China: The finer arts of haggling
I'M a sucker, not a fighter, so for me haggling is torture not sport.
If you're selling something, stick a label on it saying how much you want. If I think it's reasonable and I'm interested, I'll buy it. Chances are, I might even buy it even if I think it's too expensive and I don't want it, just because I feel guilty leaving empty-handed. I'm always buying things and later regretting it. I'm a danger to my own finances.
It seems hawkers in China can spot people like me from half a mile away. I hadn't been off the plane more than a few hours and I already had a picture book on all the must-see sights of Beijing and a packet of postcards. The hawkers seemed to steer clear of the people I was with. They seemed to have learned the look you give that lets them know you shouldn't be messed with.
You'd expect Dirty Harry to give that sort of look if someone asked him if he wanted to buy a bunch of postcards. It basically says: "Go ahead, make my day."
Within a couple of days I had postcards, books, bracelets, a carved walnut and a letter opener which were all nice but none of which I needed. I tried to develop the look but I only drew more attention to myself.
On a trip to the terraced rice fields of Longsheng in the Guangxi Region in the south of China I had 10 women in their 70s from the Yao minority group pulling at my arms after I showed interest in some of the jewellery they were selling.
I emptied my wallet and asked if that was enough for four bracelets. By the speed at which the transaction was completed I can only assume that it was.
The real test for me was to be on the day before our party left China. We were spending the night in Shanghai and were going to visit the 580 Nanjing Rd West market, three floors of shops where you can find fakes that will fool an educated eye, and sometimes the real thing, at knock-down prices.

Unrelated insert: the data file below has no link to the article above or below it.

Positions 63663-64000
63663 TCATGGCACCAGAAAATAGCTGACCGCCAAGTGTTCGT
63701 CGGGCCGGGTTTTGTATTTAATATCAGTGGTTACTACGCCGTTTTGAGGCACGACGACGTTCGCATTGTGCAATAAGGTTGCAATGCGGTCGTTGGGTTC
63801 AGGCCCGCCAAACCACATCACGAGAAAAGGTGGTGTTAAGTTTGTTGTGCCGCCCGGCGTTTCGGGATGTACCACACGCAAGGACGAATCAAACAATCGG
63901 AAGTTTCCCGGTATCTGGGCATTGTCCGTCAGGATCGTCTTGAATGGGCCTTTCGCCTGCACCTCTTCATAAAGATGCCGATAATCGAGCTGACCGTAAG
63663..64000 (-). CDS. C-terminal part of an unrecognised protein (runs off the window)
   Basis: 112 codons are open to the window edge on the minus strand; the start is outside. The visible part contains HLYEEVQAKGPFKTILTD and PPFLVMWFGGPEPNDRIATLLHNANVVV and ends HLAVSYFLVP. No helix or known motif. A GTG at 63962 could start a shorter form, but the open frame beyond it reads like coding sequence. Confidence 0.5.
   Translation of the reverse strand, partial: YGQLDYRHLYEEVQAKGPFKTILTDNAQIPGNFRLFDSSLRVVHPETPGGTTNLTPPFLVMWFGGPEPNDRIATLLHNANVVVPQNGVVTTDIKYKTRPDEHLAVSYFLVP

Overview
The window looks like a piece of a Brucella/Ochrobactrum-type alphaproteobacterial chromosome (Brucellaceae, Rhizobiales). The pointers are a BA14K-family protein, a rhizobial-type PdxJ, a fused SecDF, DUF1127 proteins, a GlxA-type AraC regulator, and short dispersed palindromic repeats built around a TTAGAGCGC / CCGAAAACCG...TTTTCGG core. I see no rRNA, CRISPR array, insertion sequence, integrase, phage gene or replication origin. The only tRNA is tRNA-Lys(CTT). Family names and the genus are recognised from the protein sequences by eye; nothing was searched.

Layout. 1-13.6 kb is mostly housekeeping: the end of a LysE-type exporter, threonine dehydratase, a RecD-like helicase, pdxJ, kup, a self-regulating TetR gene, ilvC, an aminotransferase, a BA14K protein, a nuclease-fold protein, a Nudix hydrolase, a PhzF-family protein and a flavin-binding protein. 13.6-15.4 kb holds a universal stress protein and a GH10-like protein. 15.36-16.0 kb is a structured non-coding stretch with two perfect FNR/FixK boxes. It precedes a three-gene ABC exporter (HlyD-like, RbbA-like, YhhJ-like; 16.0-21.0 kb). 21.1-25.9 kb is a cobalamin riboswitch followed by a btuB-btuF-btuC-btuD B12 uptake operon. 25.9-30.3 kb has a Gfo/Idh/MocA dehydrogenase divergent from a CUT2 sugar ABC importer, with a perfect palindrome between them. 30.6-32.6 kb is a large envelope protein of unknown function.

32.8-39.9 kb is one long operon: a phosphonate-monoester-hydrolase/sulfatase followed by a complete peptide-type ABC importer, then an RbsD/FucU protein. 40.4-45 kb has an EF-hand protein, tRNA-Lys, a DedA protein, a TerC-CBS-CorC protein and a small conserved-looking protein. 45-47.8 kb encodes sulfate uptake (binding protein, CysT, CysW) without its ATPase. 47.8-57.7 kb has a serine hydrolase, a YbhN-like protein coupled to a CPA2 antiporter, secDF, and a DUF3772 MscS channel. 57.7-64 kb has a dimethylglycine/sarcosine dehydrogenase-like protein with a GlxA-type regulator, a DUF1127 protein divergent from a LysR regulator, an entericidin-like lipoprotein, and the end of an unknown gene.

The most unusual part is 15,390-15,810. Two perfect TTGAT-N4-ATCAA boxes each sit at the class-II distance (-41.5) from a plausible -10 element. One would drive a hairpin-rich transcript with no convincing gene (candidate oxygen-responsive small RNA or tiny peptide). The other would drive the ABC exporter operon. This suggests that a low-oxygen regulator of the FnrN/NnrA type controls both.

The others in our group had their shopping lists and were ready to fight for the right price. I just wanted to observe, soak up the atmosphere. Silly me. The assault started almost immediately.
"Sir, sir, you want bag? I have just the bag you want. Come, come."
I smiled the naive smile of the uninitiated and carried on.
"Sir, sir, you want sunglasses? I have just the sunglasses you want. I show you."
Eventually I saw a shop selling shirts I thought my daughter and wife would like.
I went in and tried to look indifferent to the items on display.
"You like the shirts?" the woman in the shop asked.
"I'm just looking," I said.
"What are you looking for? I will find it for you" she said. "You buy for your girlfriend, your wife?"
I tried the look: "Go ahead, make my day."
She kept on talking.
Again, I tried: "You feeling lucky punk?"
Nothing seemed to work, though, maybe that was because I was actually interested in what she was selling.
Feeling under pressure and unable to do the exchange rate maths, I asked her how much a couple of shirts were. I tried bargaining but didn't drive her down much. I had seen people walk out of shops at this stage but I gave in and handed over the cash.
But I wasn't finished and bought a couple more.
That wasn't enough for her, though. The hard sell continued.
I channelled Clint Eastwood and produced my extra-special Dirty Harry imitation.
She didn't even stop for breath.
I tried one last time, but all I managed was something that seemed to say: "I'm sorry but I'm not sure whether I need five shirts or six or how many gifts to buy my family. Well, to tell you the truth, in all this excitement, I've kinda lost track myself. So take my wallet, give me what ever you think my wife and daughter will like and put it on the credit card."
At least I was popular when I got back home.